SLC: Extracting Information
SLC: Extracting Information Revision
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What does ‘Extracting’ actually mean?
‘Extracting‘ just means ‘to remove or take out‘, according to the dictionary!
Being able to extract information for a written text is a very important skill.
However, in your SLC exam, you will also need to be able to extract information from presentations and conversations. This could be the main points of the speaker’s argument or specific information that you need to know.
To do this, there are a few different techniques you can use, let’s learn a bit about each of them now…
Key Tip No.1
One of the best ways to effectively understand and pick out the necessary information is to have some idea of what you are listening out for before the conversation or presentation begins.
This will help you to filter out unnecessary detail, or unrelated points, and to remain focused on what you need to extract.
Although there may be many wonderful and interesting things in the text, if it is not relevant to what you need to find out, then you need to train yourself to focus instead on what is.
For example, although this scuba diver is surrounded by amazing sea creatures, they remain focused on what they are searching for.
A complex text will be similar to this. It will contain extra details, pictures and view points which you must not get distracted by as you hunt for the central meaning.
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Key Tip No.2
When you are listening, even if you have an idea of what you should be listening for, it can be a lot to take in and sort through.
One of the best ways you can do this is to take notes.
To take good notes…
- Use bullet points, highlight, underline or draw boxes around points which are emphasized or repeated by the speaker. This will help you to look at the bigger picture at the end.
- Use abbreviations. Abbreviations are shortened versions of words, and using them will make it quicker to read and write information. This will reduce the amount of space your notes take up, which makes it easier to spot patterns and connected arguments.
- Add small drawings, symbols or arrows to your notes. This can also be useful for trying to remember any extra details or links you notice whilst listening.
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Relevant or Irrelevant?
The following is a text about the pros and cons of social media:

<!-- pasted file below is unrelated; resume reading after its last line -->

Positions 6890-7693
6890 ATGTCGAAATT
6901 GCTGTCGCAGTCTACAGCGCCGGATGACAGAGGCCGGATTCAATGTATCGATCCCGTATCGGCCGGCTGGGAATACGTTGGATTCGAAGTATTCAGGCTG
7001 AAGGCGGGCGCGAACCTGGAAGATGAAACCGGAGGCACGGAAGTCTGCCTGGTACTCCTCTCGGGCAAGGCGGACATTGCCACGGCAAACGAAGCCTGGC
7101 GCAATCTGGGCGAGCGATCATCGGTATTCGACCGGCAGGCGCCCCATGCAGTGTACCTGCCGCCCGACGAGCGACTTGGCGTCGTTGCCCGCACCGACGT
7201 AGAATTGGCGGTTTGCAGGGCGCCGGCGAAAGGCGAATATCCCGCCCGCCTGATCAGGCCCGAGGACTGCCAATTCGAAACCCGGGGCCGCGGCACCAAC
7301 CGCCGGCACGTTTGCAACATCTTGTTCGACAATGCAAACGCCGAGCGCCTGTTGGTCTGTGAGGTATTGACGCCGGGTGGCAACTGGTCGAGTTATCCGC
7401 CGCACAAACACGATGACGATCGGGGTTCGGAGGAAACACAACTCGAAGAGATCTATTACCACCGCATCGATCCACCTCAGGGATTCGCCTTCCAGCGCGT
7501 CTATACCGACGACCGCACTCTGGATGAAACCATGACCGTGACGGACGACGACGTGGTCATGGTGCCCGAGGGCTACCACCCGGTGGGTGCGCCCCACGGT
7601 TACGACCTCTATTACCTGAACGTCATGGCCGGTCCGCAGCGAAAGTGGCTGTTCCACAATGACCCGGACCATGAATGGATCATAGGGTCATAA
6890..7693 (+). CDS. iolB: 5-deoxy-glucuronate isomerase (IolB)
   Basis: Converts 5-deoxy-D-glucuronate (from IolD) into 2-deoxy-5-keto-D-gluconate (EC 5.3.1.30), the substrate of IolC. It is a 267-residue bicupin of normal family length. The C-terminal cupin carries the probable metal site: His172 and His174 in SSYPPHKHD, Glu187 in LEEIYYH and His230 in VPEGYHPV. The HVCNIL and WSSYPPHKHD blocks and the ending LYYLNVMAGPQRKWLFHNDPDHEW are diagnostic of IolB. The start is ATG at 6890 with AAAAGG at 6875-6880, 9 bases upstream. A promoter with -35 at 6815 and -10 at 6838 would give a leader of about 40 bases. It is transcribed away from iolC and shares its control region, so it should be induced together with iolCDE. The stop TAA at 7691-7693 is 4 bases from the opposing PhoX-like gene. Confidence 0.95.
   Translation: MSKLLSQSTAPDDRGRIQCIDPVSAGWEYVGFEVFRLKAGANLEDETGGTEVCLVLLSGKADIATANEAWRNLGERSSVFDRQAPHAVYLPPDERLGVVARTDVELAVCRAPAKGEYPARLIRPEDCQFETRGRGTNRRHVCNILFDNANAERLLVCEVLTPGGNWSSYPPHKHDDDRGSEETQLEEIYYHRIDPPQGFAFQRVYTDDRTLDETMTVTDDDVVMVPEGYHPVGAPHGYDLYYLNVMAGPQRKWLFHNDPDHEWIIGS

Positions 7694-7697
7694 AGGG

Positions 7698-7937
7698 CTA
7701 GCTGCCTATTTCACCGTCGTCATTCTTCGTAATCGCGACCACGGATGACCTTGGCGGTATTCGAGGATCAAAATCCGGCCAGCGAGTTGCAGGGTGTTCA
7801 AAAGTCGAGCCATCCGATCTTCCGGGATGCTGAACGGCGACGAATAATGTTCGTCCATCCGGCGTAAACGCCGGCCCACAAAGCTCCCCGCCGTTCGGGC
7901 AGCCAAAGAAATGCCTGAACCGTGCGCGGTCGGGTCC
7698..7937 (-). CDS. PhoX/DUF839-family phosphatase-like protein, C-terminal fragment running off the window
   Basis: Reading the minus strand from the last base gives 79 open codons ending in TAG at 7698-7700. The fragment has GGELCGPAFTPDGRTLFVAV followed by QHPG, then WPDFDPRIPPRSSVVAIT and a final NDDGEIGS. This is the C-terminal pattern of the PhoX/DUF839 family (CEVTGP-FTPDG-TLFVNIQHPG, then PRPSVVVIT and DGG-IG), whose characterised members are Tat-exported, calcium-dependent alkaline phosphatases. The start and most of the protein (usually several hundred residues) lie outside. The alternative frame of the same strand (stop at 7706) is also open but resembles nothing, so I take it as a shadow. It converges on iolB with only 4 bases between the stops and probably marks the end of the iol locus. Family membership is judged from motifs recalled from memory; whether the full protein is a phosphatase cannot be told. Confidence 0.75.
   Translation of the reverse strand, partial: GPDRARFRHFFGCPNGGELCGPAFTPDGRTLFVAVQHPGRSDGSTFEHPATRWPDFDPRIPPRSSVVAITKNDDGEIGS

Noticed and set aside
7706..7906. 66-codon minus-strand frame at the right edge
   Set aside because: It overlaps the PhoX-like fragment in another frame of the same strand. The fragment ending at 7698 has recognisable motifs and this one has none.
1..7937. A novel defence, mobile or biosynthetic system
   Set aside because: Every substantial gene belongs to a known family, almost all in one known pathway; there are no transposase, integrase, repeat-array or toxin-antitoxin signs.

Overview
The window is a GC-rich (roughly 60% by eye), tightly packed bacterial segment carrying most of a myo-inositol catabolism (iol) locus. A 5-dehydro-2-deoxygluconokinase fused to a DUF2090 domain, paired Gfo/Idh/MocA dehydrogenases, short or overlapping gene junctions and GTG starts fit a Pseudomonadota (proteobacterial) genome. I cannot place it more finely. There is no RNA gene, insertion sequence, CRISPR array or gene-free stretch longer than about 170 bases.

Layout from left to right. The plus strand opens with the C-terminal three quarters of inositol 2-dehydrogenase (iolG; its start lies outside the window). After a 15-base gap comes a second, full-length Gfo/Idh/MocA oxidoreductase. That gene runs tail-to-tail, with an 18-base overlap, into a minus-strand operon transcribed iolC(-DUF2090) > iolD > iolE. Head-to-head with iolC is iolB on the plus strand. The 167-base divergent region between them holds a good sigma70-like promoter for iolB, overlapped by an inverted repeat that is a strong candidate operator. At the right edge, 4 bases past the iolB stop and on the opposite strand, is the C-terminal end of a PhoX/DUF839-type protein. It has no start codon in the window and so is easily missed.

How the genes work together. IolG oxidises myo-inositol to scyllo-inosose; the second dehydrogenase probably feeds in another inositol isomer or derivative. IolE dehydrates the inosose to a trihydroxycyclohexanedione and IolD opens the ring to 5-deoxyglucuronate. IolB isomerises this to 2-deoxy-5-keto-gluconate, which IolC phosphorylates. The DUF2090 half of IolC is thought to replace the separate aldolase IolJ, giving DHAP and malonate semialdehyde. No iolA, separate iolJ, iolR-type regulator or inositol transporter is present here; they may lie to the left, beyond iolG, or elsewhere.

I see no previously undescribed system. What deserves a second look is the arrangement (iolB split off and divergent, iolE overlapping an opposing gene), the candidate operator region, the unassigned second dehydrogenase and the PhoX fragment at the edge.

Highlighted in red can be considered as the irrelevant information – it doesn’t directly tackle the aim of the text:
The pros and cons of social media!
Everything not highlighted is the relevant information – it directly relates to the aim of the text.
Extracting the relevant information will help you to formulate questions in the Q+A sessions.
Take a look at the text again…
Questions that could be asked based on the above text:
- What can be done to stop the issue of cyberbullying?
- Do you think the advantages outweigh the disadvantages?
- Should there be a time limit feature on social media to stop children becoming addicted?
These are questions that can be asked which seek extra information.
When you are asking questions, you should always remain polite and speak in a formal tone.
For example, it would be inappropriate to ask a question like:
- ‘Oi, what do you think?’
Make sure that you are actually asking a question, rather than a leading statement.
The castle is open to the public right?
Although it is clear that this is meant to come across as a question, this will not reach the necessary criteria.
Try to steer away from questions where the only answer could be ‘yes‘ or ‘no‘.
Example: How to
A good way to practice your ability to extract relevant information is to…
- Select a news or magazine page.
- From the heading, decide one thing you want to find out by the end of the article.
- Read through and try to focus specifically upon finding that information.
- If you don’t have the information by the end, read through again to check that you haven’t missed it.
- Sometimes it may not even be in the text at all!
Becoming familiar with this technique is important, and will be a skill you can develop with practice.
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